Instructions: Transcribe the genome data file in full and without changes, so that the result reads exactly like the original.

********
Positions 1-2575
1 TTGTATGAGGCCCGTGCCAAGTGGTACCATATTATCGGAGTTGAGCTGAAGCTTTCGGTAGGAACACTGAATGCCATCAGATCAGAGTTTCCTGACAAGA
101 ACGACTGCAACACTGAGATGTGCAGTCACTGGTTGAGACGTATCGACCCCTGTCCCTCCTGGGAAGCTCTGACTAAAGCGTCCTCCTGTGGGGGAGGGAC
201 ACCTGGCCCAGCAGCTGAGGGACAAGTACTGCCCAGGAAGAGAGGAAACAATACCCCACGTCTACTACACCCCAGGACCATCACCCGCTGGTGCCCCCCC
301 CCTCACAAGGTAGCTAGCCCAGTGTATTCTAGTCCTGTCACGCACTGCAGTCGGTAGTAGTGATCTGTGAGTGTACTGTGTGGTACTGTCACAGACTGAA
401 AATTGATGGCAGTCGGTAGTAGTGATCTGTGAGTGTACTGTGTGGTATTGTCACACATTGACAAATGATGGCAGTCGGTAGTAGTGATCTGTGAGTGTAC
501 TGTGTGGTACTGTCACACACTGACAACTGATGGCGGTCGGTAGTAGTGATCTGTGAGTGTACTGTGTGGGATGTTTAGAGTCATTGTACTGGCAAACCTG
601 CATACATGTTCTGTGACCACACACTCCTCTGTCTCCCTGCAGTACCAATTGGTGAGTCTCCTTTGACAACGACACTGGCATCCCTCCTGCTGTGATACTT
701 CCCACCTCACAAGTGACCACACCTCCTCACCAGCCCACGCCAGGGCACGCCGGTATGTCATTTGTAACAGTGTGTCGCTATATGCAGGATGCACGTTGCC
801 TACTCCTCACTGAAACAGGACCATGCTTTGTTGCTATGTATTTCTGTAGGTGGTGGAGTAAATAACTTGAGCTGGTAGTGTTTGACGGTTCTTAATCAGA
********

Positions 1-2575
1 TTGTATGAGGCCCGTGCCAAGTGGTACCATATTATCGGAGTTGAGCTGAAGCTTTCGGTAGGAACACTGAATGCCATCAGATCAGAGTTTCCTGACAAGA
101 ACGACTGCAACACTGAGATGTGCAGTCACTGGTTGAGACGTATCGACCCCTGTCCCTCCTGGGAAGCTCTGACTAAAGCGTCCTCCTGTGGGGGAGGGAC
201 ACCTGGCCCAGCAGCTGAGGGACAAGTACTGCCCAGGAAGAGAGGAAACAATACCCCACGTCTACTACACCCCAGGACCATCACCCGCTGGTGCCCCCCC
301 CCTCACAAGGTAGCTAGCCCAGTGTATTCTAGTCCTGTCACGCACTGCAGTCGGTAGTAGTGATCTGTGAGTGTACTGTGTGGTACTGTCACAGACTGAA
401 AATTGATGGCAGTCGGTAGTAGTGATCTGTGAGTGTACTGTGTGGTATTGTCACACATTGACAAATGATGGCAGTCGGTAGTAGTGATCTGTGAGTGTAC
501 TGTGTGGTACTGTCACACACTGACAACTGATGGCGGTCGGTAGTAGTGATCTGTGAGTGTACTGTGTGGGATGTTTAGAGTCATTGTACTGGCAAACCTG
601 CATACATGTTCTGTGACCACACACTCCTCTGTCTCCCTGCAGTACCAATTGGTGAGTCTCCTTTGACAACGACACTGGCATCCCTCCTGCTGTGATACTT
701 CCCACCTCACAAGTGACCACACCTCCTCACCAGCCCACGCCAGGGCACGCCGGTATGTCATTTGTAACAGTGTGTCGCTATATGCAGGATGCACGTTGCC
801 TACTCCTCACTGAAACAGGACCATGCTTTGTTGCTATGTATTTCTGTAGGTGGTGGAGTAAATAACTTGAGCTGGTAGTGTTTGACGGTTCTTAATCAGA